TOKYO (AP) -- Japanese consumer prices rose at their fastest pace in a decade in March due to sharp increases in energy and food costs, the government said Friday, deepening worries that inflation will worsen already shaky consumer sentiment.
The core consumer price index, which excludes volatile fresh food prices, rose 1.2 percent on year in March, following a 1 percent climb in the previous month, the Ministry of Internal Affairs and Communications said.
That was the fastest rise since the index increased 1.8 percent in March 1998. The CPI has risen for six straight months, and March's figure was in line with private economists' forecasts.
For the Japanese central bank, the months ahead will require that policy-making be handled especially delicately. That's because inflation worries might make it hard for the Bank of Japan to loosen monetary policy even if the economy slows. The bank's benchmark rate is at a low 0.5 percent.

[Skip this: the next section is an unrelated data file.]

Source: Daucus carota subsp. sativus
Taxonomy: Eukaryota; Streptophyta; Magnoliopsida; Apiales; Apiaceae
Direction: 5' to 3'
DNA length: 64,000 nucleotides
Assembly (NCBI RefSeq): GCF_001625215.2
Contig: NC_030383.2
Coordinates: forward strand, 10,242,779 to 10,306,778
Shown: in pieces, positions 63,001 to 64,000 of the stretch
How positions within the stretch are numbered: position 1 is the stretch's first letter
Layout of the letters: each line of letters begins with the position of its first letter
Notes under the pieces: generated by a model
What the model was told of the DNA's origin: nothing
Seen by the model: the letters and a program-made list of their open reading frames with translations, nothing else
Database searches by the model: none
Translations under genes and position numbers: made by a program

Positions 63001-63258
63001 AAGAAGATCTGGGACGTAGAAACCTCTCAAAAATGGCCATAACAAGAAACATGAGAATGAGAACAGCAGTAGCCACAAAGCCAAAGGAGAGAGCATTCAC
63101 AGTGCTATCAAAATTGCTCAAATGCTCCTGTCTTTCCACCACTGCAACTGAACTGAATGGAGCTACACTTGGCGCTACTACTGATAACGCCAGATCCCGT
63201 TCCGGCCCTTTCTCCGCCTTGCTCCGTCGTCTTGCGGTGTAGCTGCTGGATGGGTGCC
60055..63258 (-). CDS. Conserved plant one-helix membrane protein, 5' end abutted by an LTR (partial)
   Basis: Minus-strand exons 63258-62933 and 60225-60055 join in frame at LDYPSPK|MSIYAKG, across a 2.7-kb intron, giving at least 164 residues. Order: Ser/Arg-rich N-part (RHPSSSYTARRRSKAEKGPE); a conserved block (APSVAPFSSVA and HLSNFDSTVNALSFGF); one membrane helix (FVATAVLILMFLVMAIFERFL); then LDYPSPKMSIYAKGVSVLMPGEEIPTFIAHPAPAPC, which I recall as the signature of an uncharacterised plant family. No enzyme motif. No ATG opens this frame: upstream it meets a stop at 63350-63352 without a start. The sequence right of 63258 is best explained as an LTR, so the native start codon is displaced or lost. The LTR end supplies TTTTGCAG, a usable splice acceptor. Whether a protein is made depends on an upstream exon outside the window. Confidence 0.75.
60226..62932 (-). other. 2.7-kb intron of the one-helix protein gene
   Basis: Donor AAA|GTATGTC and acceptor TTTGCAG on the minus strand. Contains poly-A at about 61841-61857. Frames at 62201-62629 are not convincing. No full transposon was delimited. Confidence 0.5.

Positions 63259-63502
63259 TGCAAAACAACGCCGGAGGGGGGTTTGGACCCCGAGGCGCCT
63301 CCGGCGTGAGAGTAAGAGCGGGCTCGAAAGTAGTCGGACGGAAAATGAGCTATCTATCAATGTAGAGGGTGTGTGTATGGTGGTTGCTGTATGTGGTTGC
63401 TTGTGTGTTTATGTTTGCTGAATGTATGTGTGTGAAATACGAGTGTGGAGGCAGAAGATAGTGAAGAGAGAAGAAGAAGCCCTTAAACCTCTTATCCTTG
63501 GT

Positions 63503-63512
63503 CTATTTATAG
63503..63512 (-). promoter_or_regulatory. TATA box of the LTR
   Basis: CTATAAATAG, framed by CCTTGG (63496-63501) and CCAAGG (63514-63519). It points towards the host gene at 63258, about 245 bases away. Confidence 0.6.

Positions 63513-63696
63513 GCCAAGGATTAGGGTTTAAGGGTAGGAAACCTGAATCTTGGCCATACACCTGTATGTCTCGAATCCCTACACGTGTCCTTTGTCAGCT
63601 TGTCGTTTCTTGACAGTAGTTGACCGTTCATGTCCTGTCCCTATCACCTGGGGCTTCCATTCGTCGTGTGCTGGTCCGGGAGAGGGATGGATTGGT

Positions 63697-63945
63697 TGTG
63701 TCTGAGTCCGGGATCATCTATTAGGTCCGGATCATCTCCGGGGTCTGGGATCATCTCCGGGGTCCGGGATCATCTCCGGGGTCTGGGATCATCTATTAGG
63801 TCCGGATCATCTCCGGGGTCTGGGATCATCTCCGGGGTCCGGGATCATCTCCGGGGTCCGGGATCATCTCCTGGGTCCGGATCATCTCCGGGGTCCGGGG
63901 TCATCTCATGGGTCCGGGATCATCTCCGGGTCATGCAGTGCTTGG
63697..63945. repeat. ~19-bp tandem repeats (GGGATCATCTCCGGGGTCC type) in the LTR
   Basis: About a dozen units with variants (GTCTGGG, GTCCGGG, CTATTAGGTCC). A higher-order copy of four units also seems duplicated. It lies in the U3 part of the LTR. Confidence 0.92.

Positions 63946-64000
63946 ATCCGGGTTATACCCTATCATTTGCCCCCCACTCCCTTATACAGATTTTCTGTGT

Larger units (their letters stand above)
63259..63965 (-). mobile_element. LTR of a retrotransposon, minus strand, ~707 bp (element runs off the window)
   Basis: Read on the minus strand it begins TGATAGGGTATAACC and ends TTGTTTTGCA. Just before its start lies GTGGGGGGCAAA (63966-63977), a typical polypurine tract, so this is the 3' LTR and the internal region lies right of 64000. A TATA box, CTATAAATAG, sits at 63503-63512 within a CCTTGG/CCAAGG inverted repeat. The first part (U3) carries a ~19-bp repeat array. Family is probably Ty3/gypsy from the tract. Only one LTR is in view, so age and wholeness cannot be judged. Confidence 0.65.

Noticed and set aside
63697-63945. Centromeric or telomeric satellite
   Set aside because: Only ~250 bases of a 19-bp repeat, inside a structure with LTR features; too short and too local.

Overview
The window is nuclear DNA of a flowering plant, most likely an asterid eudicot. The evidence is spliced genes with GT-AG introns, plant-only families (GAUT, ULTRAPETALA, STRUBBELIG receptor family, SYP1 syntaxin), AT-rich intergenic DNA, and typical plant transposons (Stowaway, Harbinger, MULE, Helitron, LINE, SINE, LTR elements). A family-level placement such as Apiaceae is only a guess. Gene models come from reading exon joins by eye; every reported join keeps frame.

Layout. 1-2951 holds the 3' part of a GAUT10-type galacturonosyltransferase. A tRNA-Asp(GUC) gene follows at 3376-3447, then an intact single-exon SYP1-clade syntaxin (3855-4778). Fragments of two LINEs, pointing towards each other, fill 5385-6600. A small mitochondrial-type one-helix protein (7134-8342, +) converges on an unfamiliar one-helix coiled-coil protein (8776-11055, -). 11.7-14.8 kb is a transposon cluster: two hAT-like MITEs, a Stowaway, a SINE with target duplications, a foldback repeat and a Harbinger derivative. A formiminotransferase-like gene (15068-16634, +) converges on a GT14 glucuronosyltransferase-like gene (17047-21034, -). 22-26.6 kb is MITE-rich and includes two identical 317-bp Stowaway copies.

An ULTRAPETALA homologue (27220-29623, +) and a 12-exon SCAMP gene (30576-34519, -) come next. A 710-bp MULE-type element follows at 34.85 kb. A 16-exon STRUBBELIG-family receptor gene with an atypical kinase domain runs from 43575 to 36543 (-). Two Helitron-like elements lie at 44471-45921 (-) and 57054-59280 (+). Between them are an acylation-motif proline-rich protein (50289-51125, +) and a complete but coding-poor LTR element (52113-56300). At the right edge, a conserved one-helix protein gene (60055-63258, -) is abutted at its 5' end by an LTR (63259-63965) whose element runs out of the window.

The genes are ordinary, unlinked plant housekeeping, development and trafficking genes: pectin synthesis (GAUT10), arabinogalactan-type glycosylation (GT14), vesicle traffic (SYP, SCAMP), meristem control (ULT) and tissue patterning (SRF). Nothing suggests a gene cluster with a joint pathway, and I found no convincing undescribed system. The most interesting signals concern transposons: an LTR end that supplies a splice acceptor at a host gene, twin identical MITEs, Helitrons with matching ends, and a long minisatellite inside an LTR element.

Japanese officials and analysts have expressed concern that recent inflation trends don't bode well for the nation's economy, because prices are going up for the wrong reasons.
''The current rise is of an undesirable nature. It is not being caused by stronger consumption demand but by higher costs,'' Economy Minister Hiroko Ota told a news conference Friday.
''Consumption demand is likely to remain weak because workers' wages are not picking up,'' she said.
Shinko Research Institute economist Norio Miyagawa said that Japan's rising prices are an example of ''cost-push-type inflation'' caused by higher expenses rather than stronger demand, and that it's likely to persist at least this year.
The data showed that food and energy costs went up sharply, reflecting the global run-up in commodity and energy prices.
Food product prices rose 1.8 percent on year, while energy prices gained 9.5 percent, the data showed.
The core index covering the Tokyo metropolitan area for April, considered a leading indicator for nationwide consumer prices, also grew a preliminary 0.7 percent on year after climbing 0.6 percent in March, the data showed. The reading beat economists' forecasts of a 0.5 percent rise.